Alpha Trucks’ Work for Tucson but Not Phoenix

The Phoenix Fire Department recently ended a six-month pilot program that dispatched one of five “alternative response vehicles,” or “alpha trucks,” to low-acuity calls, although the Tucson Fire Department reports being delighted with its alpha truck program.

Tucson’s alpha trucks
In 2006, Tucson began sending two EMTs in an alpha truck to respond to the lowest-acuity calls. “An alpha truck crew is responsible for evaluating [persons] in need and assisting them with solving their problems. This may require some basic education or a slight change to the living environment. It may also require a social service referral,” a recent TFD press release explains.

“We started with one unit and the following year put in a second and now have a third funded, and run it [as needed] when we have the staffing for it,” said Mike McKendrick, TFD’s assistant chief for operations. “It’s really helped our response times on acute calls, and with the cost of fuel, running a half-ton pickup is much more cost effective than either large fire apparatus or even an ambulance.”

During each 24-hour shift, an alpha truck responds to as many as 10 calls the TFD dispatch center identifies as “low acuity” based on the Medical Priority Dispatch System. According to McKendrick, an alpha truck is dispatched if a call falls into one of the alpha categories for which TFD transports “about 10% of the time.” On approximately 5% of those calls, he added, the ARV crew finds the caller actually needs a higher-level response and calls for an ambulance.

“Our alpha trucks are a completely [new] third tier in our system,” he said. “We didn’t take people out of the engine companies to put them on fire calls.” Most firefighter/EMTs working on the alpha trucks are fairly new recruits who receive eight hours of training for the program, plus a half day of advanced driver’s training, McKendrick said. (The alpha trucks are outfitted with lights and sirens and sometimes respond code-three to residential fires and major trauma calls.)

TFD couples its alpha truck program with its Human Services Referral Program, which began in 2003 as the TFD Senior Assistance Program, aimed at helping elderly frequent 9-1-1 callers with their underlying problems.

The HSR program allows any TFD field personnelÆ’not just those staffing the alpha trucksÆ’to confidentially refer a patient (or other people encountered during their shifts) to other community services (e.g., Meals on Wheels, Child Protective Services, mental health services or public housing).

“All TFD crews have extra training to identify the services available in the community,” McKendrick said. “They can go back to the station and [enter information on a patient] into the Internet-based system; the idea is to get people the right kind of help.” The system automatically refers the patient to the appropriate social service agency and later provides the reporting TFD crewmember with feedback on what services were provided to the patient.

“We have some great examples where the alpha trucks and the [HSR] program worked together on long-term solutions to help get system abusers the care that they need,” he said.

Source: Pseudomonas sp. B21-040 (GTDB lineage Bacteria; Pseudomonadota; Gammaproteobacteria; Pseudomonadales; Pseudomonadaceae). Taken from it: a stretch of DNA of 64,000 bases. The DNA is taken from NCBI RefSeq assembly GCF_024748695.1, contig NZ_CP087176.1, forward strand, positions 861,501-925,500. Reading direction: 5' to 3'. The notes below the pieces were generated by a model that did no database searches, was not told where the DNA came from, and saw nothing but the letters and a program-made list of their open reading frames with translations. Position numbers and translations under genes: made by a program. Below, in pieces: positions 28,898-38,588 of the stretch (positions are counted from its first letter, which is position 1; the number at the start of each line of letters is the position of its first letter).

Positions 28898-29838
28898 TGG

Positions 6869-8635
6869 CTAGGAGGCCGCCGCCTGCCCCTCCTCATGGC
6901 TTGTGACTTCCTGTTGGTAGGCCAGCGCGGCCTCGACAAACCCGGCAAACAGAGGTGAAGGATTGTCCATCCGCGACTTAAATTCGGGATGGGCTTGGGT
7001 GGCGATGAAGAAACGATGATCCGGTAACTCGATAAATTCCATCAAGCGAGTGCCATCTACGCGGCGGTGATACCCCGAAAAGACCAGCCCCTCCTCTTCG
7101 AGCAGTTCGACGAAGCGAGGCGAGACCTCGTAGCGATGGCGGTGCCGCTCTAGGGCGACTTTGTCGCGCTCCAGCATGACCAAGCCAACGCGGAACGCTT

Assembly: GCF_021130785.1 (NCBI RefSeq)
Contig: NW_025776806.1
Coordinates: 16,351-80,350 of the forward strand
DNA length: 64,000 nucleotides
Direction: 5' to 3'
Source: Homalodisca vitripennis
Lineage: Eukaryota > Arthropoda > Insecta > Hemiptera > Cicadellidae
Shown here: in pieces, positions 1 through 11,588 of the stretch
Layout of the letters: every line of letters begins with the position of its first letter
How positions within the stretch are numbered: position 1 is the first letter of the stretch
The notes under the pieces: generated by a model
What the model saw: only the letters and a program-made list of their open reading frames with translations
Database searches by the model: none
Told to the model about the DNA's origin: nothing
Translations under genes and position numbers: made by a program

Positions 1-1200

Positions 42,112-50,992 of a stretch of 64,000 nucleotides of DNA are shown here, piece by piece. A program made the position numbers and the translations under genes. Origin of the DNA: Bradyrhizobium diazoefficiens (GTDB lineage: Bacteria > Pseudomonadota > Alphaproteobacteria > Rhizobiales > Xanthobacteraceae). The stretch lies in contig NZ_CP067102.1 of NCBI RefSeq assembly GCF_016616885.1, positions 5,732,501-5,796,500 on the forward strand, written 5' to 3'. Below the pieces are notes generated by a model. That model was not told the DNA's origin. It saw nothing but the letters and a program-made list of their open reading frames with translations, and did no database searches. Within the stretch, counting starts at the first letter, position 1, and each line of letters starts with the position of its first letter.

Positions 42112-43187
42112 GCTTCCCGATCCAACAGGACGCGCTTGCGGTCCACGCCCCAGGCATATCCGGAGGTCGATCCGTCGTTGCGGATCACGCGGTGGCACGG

According to McKendrick, the HSR program has helped 200 people identified as “frequent flyers,” reducing 9-1-1 calls by those individuals by 48%. He said Tucson and Phoenix started their alpha truck programs “with the same goals, but ran different models.”

Phoenix ends its program
Assistant Chief Bobby A. Ruiz, who heads PFD’s medical operations, said PFD halted its ARV pilot in late spring “because it didn’t do what we were hoping, which was to reduce call volume on some minor calls to get companies back into service quicker. It just didn’t reduce the numbers the way we thought it would.” The PFD was using five pickup trucks staffed by two EMTs to respond to alpha-level calls and help address callers’ needs without transport.

According to Ruiz, a significant number of the calls the PFD’s Regional Dispatch Center identified as “minor,” prompting an ARV response, turned out to require ALS because the information callers provided to dispatchers often downplayed the symptoms that prompted the calls. The dispatch center uses “a modified” Medical Priority Dispatch System, he said.

“We also found that much information that came in [to dispatch] was very vague, so we ended up sending a full truck,” Ruiz said.

PFD is now trying a new deployment plan in an attempt to get better results than its alpha truck program. “We have five or six rescue ambulances that have one ALS and one BLS person, and we’re hoping these will do what the alpha trucks did not,” he said. If a low-acuity call “turns out to be a true ALS call, we can send the other ALS medic from the engine on the ambulance so there are two paramedics.” PFD considers a unit staffed by one EMT and one paramedic a BLS unit; PFD ALS units carry two paramedics.

PFD is also implementing a program that should make paramedics in every one of its stations and all 58 ladder companies an ALS company. PFD currently has 33 rescue companies (ambulances), and it employs 1,938 people, some 600 of whom are paramedics.

Ruiz said PFD paramedics don’t have a problem keeping up their skills. “Our slowest truck probably gets eight calls on a slow day, and a busy truck gets 16à18 on a busy day, and 85% of our calls are medical calls,” he said. He added that PFD also emphasizes EMS quality improvement and continuing education.

For more information, send an e-mail to”ž or call Bobby Ruiz at 602/615-6517.

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